I used to bump my head on the glass ceiling. The invisible corporate leash that tethers you to almost greatness, if you only were a guy. I’m not militant or even mildly “soap-boxish” about it. It was just a fact and I think I did pretty well for a kid from Byfield, MA with only two years of college.
So the dirty little secret is, I now crash through my own, self-imposed glass floors of fiscal responsibility. This has been a fascinating period of examining the things I thought money bought me. I was so busy spending it, I didn’t realize how little time for joy I had.
What I just wrote is not to imply life is all the roses and rainbows. I broke through that last chunk of survival cash, my personal line in the sand where I had said, “Well, you ought to be scared shitless or employed by that point!” But oddly, I’m not either. I look at the opportunities and put a lot of faith in filing my taxes early and getting a refund. I have to continue to believe this is all leading somewhere wonderful because the ride so far has been too exciting to get off and be responsible. The Yin and Yang of driving my own efforts at sustainability and facing certain financial realities.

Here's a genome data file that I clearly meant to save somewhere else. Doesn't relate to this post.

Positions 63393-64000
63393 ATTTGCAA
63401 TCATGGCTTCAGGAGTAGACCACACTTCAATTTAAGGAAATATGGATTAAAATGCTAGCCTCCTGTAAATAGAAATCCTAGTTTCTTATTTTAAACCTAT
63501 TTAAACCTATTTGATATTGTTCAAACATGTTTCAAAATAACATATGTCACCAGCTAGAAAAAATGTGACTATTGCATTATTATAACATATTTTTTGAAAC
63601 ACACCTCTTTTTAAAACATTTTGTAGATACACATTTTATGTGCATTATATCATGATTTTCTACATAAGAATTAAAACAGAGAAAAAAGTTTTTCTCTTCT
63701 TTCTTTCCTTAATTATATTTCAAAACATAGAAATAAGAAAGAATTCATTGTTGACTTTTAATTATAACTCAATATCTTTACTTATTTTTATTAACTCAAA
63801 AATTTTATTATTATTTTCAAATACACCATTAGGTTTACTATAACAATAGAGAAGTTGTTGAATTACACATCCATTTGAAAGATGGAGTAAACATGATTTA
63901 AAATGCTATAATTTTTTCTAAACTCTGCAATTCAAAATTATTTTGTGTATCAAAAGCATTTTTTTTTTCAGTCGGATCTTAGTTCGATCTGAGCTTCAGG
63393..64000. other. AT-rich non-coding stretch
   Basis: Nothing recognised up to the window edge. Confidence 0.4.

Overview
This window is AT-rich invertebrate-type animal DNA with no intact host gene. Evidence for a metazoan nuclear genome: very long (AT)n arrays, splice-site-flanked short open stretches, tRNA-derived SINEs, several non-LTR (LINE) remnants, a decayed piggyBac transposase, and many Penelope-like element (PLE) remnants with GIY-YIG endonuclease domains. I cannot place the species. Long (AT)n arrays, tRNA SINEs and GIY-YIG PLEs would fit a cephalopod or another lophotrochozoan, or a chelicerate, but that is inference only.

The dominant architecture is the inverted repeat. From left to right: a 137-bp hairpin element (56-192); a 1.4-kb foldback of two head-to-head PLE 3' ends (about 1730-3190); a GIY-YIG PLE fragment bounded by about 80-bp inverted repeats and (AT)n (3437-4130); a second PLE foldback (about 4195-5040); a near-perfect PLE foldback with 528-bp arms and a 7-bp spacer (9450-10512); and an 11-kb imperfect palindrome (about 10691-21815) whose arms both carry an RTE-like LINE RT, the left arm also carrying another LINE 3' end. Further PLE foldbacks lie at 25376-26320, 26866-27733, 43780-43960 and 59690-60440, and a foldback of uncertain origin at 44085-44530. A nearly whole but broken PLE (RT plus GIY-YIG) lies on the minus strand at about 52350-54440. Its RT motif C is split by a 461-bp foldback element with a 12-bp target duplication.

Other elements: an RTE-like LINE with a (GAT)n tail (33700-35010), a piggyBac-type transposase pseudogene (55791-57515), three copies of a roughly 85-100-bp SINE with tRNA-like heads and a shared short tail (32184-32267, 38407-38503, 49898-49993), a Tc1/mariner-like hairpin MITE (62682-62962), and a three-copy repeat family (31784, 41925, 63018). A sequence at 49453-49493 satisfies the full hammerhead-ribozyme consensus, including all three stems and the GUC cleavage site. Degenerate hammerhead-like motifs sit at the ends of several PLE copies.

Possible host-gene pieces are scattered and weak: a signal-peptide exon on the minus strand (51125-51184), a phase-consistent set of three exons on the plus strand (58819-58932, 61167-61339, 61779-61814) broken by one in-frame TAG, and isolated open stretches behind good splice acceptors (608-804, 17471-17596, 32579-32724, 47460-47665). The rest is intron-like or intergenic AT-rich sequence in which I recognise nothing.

Then I remember, “Didn’t we have this same discussion about 6 months ago? Aren’t we still here?” I haven’t had a bad day I haven’t gotten through so far.
In fact, here’s exactly where I was one short year ago:
Instead of looking back at what I should have, could have, might have done or forward into the vagueness of the future at where I think I should be, I need to look at where I am at today and how I am marching forward with my dreams and goals for the bigger picture. Yes, I need to be aware of time and money – aware and mindful. But that can’t rule my mind or it will grind to a halt.
Every flower blooms at just the right time, regardless of what the other plants are doing. Every butterfly emerges from it’s cocoon right on schedule.